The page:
This past weekend, my family and I went to see the latest dance program at Boston Ballet, Chroma. We are season subscribers and typically attend anywhere from 3 to 5 programs per year. I like to go and support my adopted hometown’s premier dance company. And, as a former dancer who still occasionally wishes that genetics had played in her favor to allow for even considering a career in the field, I like to go and think of What Might Have Been.
The program consisted of three separate pieces, Serenade, by George Balanchine, Chroma, by Wayne McGregor, and Balanchine’s Symphony in C. I’d seen the two Balanchine works several times, and was interested to see how Chroma, a more recent piece, would compare and contrast.
Serenade is not, per se, a story ballet, but as my husband said at the first intermission, there’s definitely a story there. Everything about this ballet, the first that Balanchine choreographed in the U.S., is iconic.
The ballet opens with 16 women onstage in flowing translucent tutus, looking out over upraised right arms. As the music continues, they slowly lower their arms toward their faces, then down into lower first position. Then as one, they turn out their feet from parallel into first position, a definitive This is Ballet moment. They then dance in various combinations, with dancers running on and offstage (reflecting the fact that Balanchine had different numbers of women to work with day by day as he was choreographing the piece).
As I mentioned, Serenade is plotless, but it has a story archetype – Woman loves Man, but Man can only stay a while before he is taken offstage at the end, sightless, by Otherworldly Woman who may be Death. Once he leaves, Woman (also known as the Waltz Girl) is lifted up by a group of dancers, and carried off backstage left by three men, her back arched. The group of dancers follows her in the same pose. I spent most of this ballet in or near tears, because it’s just so dang gorgeous. And resonant. Every movement and formation just looks right.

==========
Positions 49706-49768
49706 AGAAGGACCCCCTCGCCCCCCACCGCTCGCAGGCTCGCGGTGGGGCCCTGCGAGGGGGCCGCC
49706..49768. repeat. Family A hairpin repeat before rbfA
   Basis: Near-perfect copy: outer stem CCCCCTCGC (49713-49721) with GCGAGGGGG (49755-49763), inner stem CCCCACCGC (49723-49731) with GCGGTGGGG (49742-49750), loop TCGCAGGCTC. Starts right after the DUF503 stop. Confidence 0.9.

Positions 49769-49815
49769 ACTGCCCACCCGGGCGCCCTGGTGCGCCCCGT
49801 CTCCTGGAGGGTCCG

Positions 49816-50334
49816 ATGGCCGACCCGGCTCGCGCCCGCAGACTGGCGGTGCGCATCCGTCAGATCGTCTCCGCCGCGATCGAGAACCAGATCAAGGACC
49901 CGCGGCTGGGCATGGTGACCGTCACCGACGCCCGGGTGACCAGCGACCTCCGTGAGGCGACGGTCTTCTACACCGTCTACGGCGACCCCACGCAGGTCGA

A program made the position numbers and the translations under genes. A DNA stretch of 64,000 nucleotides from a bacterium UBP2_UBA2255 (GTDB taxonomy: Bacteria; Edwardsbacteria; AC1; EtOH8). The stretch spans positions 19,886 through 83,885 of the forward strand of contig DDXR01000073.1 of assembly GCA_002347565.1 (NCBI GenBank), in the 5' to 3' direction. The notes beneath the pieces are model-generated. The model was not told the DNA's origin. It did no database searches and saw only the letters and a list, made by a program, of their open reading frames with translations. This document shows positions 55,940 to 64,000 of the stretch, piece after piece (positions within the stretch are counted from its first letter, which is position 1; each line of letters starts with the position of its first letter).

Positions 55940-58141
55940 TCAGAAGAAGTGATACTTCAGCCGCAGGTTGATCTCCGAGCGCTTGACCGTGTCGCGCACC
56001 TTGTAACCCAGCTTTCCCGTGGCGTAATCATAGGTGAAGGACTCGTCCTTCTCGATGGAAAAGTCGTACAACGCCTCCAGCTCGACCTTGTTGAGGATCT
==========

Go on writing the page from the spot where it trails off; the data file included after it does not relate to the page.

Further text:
The second piece was Chroma, by Wayne MacGregor. In this piece, 5 men and 4 women, all in fairly androgynous outfits, push the limits of technical dancing within a stark white box, while Joby Talbot’s music blares.
So, um, um. Hmm. The technical execution of this piece was incredible. The orchestra, which included an extra five percussionists, did a great job playing the music. The dancers, clearly having the time of their lives, got to show off the full extent of their training. Incredible feats of partnering, jumping and flexibility abounded.
But (you knew there was a “but,” right?) there just wasn’t much THERE there. There was no driving theme behind the dancing. I’m not saying I need a story, but there was no idea to bring it all together and explain why these dancers were in this space doing these movements. And the music, while well played, sounded like Philip Glass wandered into an old James Bond movie and got really excited about throwing in some extra orchestration.
Sometimes that’s my issue with some contemporary ballet choreographers – they throw every move in the book into a piece, set it to some avant-garde music and expect that everyone will then think it’s really profound. This is not to say that all contemporary dance-makers are like this, or to paint myself as a complete reactionary, but there are definitely a few out there.
We had our palate cleansed at the end with more Balanchine, his Symphony in C, originally set on the Paris Opera Ballet in 1947.
I remember once reading a review that compares this ballet to a glass of fine champagne, and it is absolutely true. Set to Georges Bizet’s Symphony in C, it is a classic tutu ballet, with all the Balanchine touches that distinguish it from its 19th-century forbears. The most touching section is the second movement adagio, with a beautiful pas de deux that features the ballerina, holding her partners’ hands and touching her nose to her knee in arabesque penchee. (In English, that means her back leg is raised and pointing toward the sky.)
There’s no story to this ballet either, and the main theme seems to be, Look I made a beautiful ballet with beautiful tutus to beautiful music. But somehow it’s still more poignant, more touching, than Chroma, AKA (to me, at least) as The Hole in the Middle of the Program.